Alpha measures the difference between a portfolio's actual return and its expected performance, given the level of risk, compared to the benchmark. A positive alpha figure indicates that the fund has performed better than expected, given the level of risk. Beta is used to calculate the level of risk compared to the benchmark..
Beta is a measure of a portfolio's volatility, or systematic risk, in comparison to the benchmark. A beta of 1 indicates that the portfolio will move with the benchmark. A beta of less than 1 means that the portfolio will be less volatile than the benchmark. A beta of more than 1 indicates that the portfolio will be more volatile than the benchmark. For example, if a portfolio's beta is 1.2 it is theoretically 20% more volatile than the benchmark.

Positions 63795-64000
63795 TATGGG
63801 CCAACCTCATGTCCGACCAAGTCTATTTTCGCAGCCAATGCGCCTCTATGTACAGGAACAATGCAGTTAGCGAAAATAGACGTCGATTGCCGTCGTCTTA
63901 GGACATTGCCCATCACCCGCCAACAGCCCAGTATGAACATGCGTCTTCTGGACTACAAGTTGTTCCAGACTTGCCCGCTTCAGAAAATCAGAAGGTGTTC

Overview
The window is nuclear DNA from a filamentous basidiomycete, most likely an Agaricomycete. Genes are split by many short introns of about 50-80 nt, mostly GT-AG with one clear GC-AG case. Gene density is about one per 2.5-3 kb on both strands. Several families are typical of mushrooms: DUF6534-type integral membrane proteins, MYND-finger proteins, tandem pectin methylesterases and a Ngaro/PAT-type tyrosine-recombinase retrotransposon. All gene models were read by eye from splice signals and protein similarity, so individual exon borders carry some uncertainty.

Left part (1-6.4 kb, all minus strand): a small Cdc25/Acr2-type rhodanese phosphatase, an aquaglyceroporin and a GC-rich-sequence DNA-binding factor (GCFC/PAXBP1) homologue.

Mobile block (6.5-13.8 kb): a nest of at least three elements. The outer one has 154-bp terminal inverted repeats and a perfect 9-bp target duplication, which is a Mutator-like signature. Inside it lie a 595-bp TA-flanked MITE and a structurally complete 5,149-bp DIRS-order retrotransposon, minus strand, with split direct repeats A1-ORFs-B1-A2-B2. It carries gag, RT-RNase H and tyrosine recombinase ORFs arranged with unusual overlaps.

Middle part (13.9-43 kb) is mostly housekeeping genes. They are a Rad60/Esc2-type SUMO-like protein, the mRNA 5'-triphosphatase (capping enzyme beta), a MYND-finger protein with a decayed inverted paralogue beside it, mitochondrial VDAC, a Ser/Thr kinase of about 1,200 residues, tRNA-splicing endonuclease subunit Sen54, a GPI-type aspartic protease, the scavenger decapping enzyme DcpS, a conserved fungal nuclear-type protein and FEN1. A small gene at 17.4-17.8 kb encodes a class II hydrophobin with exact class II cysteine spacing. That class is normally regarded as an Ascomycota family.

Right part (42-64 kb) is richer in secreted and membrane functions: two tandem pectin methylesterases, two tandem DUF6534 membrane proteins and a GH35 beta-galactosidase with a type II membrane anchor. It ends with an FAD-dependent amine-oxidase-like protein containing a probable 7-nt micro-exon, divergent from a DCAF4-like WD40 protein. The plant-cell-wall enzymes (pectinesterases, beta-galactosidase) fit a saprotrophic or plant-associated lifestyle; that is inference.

Standard deviation is a measure of the dispersion of a set of data from its mean. The more spread out the data is, the higher the deviation. In finance, standard deviation is applied to the annual rate of return of an investment to measure the investment's volatility (risk).
Max. monthly gain (%)
The maximum (i.e. highest) absolute positive monthly performance in the underlying period.
Max. monthly loss (%)
The maximum (i.e. highest) absolute negative monthly performance in the underlying period.
Months out performance
Number of months in which the fund outperformed the benchmark in the underlying period.
Hit ratio (%)
This percentage indicates the number of months in which the fund outperformed in a given period.
Months Bull market
Number of months of positive benchmark performance in the underlying period.
Months outperformance Bull
Number of months in which the fund outperformed positive benchmark performance in the underlying period.